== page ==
Gold prices have climbed by around 8% year to date—close to what they gained for all of last year. That comes as no surprise to Frank Holmes, chief executive and chief investment officer at U.S. Global Investors, and he sees lots of reasons why prices could rally further—potentially to as high as $1,500 an ounce. That would be a 20% rise from its current level of roughly $1,250. In fact, a positive outlook for the gold is a key reason why U.S.
Oil prices headed higher Wednesday as U.S. government data revealed a sizable weekly decline in domestic crude production, although an unexpected rise in supplies kept gains in check. Some analysts pointed out that the output decline is likely temporary given the impact of storm disruptions to activity in the Gulf of Mexico last week.
Oil prices seesawed Wednesday between modest gains and losses, after data from the U.S. Energy Information Administration showed that domestic crude supplies rose by 100,000 barrels for the week ended June 23. That defied forecasts for a decline of 3.25 million barrels by analysts surveyed by S&P Global Platts, but came in below the increase of 851,000 barrels reported by the American Petroleum Institute.
Muck Rack makes it simple to find people, tweets, or articles that mention any name, keyword, company, hashtag etc. We've compiled this guide to help you make the most of your search.
Selecting a term
Start searching tweets, articles from media outlets, articles mentioned in tweets, journalists'
names, titles and bios with some suggested searches:
Companies or Topics (e.g. iPhone, Microsoft)
Phrases (e.g. "cloud computing") — use quotes to keep the terms together
Twitter handles (e.g. @username) — returns those who have mentioned or replied to
Names (e.g. "David Pogue")
Hashtags (e.g. #sxsw, #london2012)
Bio details (e.g. vegan, Olympics, father)
Muck Rack's Advanced Search allows for many boolean operators.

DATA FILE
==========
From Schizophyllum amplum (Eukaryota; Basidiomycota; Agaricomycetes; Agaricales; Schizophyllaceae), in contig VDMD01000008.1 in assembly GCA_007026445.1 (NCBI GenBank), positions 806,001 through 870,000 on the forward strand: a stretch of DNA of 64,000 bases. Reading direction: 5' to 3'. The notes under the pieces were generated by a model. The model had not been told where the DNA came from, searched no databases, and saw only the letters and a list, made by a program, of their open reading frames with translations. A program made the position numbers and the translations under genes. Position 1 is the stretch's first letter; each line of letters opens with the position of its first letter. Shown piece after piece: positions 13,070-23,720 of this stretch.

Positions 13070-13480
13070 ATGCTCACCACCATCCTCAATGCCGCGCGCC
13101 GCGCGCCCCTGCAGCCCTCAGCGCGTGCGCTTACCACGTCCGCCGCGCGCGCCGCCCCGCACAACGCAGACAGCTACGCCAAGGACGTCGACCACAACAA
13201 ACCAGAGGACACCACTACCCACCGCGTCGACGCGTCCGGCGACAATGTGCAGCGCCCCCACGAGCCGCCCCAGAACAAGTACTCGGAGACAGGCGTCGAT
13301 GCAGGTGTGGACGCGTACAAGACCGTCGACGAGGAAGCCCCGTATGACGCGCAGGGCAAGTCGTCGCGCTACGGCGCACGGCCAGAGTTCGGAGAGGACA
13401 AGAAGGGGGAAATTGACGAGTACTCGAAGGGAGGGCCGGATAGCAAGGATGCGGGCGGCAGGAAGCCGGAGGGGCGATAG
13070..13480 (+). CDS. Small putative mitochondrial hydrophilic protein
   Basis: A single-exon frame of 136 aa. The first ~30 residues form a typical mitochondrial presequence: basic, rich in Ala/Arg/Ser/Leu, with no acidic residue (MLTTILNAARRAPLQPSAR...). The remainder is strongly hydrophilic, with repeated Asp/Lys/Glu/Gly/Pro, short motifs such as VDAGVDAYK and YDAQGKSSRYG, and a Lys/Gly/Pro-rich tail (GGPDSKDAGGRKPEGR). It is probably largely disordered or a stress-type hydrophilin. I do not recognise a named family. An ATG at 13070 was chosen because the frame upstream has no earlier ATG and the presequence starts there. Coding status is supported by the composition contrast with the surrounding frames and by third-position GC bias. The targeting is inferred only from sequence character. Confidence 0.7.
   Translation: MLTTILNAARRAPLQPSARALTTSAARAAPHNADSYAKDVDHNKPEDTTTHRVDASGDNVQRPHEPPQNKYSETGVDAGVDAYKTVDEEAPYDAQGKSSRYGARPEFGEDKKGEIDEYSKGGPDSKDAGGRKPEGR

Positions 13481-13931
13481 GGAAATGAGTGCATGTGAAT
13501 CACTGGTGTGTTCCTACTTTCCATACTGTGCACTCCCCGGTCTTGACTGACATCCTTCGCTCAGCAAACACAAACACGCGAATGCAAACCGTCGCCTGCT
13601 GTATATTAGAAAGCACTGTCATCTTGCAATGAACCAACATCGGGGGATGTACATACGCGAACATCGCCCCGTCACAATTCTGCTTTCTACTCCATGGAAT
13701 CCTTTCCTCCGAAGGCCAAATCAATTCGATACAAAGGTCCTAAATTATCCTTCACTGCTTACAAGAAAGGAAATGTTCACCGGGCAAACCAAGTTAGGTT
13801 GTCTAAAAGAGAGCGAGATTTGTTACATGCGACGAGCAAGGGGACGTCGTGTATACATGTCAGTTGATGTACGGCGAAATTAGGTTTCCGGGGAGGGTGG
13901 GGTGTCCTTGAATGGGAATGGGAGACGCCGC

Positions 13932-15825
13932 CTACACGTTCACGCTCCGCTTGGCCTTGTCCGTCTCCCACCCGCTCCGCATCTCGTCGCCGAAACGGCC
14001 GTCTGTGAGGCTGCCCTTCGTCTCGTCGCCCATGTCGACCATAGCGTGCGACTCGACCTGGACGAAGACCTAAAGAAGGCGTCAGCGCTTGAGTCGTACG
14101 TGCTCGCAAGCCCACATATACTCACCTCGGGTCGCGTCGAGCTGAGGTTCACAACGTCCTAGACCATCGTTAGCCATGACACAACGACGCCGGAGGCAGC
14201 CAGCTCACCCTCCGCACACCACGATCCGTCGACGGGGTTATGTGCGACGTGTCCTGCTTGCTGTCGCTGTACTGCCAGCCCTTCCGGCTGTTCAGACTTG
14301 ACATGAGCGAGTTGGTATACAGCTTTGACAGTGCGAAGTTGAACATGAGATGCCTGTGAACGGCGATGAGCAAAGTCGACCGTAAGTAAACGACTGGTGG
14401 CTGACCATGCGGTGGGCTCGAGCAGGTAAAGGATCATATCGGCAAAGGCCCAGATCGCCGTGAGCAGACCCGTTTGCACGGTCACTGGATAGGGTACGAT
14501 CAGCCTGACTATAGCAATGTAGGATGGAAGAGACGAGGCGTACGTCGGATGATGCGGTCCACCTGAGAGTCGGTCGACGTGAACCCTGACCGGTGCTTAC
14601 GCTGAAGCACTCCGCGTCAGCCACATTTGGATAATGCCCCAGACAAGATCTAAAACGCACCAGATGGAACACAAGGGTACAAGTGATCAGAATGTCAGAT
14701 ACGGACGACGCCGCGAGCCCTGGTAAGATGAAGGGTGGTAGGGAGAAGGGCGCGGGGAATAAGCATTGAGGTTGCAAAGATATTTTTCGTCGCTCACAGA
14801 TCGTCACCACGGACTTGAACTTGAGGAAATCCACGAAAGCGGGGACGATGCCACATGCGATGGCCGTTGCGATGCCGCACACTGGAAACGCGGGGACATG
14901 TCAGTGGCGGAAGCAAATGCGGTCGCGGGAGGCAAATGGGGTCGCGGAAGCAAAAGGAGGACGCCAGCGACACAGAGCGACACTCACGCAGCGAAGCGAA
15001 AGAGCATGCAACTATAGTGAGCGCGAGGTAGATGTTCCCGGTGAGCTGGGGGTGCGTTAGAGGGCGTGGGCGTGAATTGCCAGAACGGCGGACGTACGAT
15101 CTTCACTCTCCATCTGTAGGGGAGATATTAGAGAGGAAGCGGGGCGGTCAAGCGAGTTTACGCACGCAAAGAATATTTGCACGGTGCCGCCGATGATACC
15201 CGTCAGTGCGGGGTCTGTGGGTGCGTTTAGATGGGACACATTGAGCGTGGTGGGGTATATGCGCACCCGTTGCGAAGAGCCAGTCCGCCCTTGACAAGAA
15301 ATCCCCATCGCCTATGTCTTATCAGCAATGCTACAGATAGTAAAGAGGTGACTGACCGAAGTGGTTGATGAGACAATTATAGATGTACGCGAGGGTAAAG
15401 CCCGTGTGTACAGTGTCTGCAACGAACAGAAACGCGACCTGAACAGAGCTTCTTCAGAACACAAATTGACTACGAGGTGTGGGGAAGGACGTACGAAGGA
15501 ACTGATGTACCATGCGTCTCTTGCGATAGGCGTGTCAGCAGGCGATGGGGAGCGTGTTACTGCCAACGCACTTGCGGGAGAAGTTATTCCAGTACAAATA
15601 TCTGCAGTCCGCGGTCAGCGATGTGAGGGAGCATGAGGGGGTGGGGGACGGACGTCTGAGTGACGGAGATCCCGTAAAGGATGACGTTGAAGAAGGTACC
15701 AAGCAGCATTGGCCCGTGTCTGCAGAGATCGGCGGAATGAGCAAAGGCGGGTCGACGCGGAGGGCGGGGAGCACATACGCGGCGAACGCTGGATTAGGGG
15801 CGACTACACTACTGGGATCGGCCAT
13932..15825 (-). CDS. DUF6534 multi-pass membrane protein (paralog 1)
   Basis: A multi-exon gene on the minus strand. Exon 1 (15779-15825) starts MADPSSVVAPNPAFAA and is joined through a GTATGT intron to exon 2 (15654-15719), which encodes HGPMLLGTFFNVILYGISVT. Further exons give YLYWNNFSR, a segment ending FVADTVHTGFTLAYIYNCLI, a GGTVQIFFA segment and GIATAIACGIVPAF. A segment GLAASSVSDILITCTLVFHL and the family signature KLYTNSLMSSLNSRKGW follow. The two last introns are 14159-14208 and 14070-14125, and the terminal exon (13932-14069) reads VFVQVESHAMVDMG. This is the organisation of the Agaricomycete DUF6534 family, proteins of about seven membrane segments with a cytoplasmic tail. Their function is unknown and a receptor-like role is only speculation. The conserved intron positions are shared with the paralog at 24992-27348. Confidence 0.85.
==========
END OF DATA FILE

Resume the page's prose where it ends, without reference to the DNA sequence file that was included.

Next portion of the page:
Find results that mention multiple specified terms, use AND or
+. For example, ensure each result contains both Elon Musk and Mark Zuckerberg by
searching Obama AND Romney or Obama + Romney.
Use the operators OR or , to broaden your search when you'd like either of
multiple terms to appear in results. (This is the default behavior of our search when no operators
are used.) For example, search for democrat OR republican to find results that refer to
Democrats and/or Republicans.
Use NOT or - to subtract results from your search. For
example, searching Disney will yield results about the Walt Disney Company as well as Walt Disney
World Resort. To exclude mentions of Disney World, search for Disney -World or Disney
When using one of these operators with a phrase, enclose it in quotation marks. For example, you can
find results about smartphones excluding Apple's iPhone 4S by searching smartphone -"iPhone
Exact case matching or punctuation
If you're searching for a brand name or keyword that relies on specific punctuation marks or capitalization, you can
find results that match your exact query by adding matchcase: before the keyword you're searching for, like matchcase:E*TRADE .
Use parentheses to separate multiple
boolean phrases. For example, to find journalists talking about having fun in Disney World or
Disneyland, search for ("disney world" OR disneyland) AND fun.
An asterisk can be used to search for any variation of a root word truncated by the asterisk. For example, searching for admin* will return results for administrator, administration, administer, administered, etc.
A near operator is an AND operator where you can control the distance between the words. You can vary the distance the near operation uses by adding a forward slash and number (between 0-99) such as strawberries NEAR/10 "whipped cream", which means the strawberries must exist within 10 words of "whipped cream".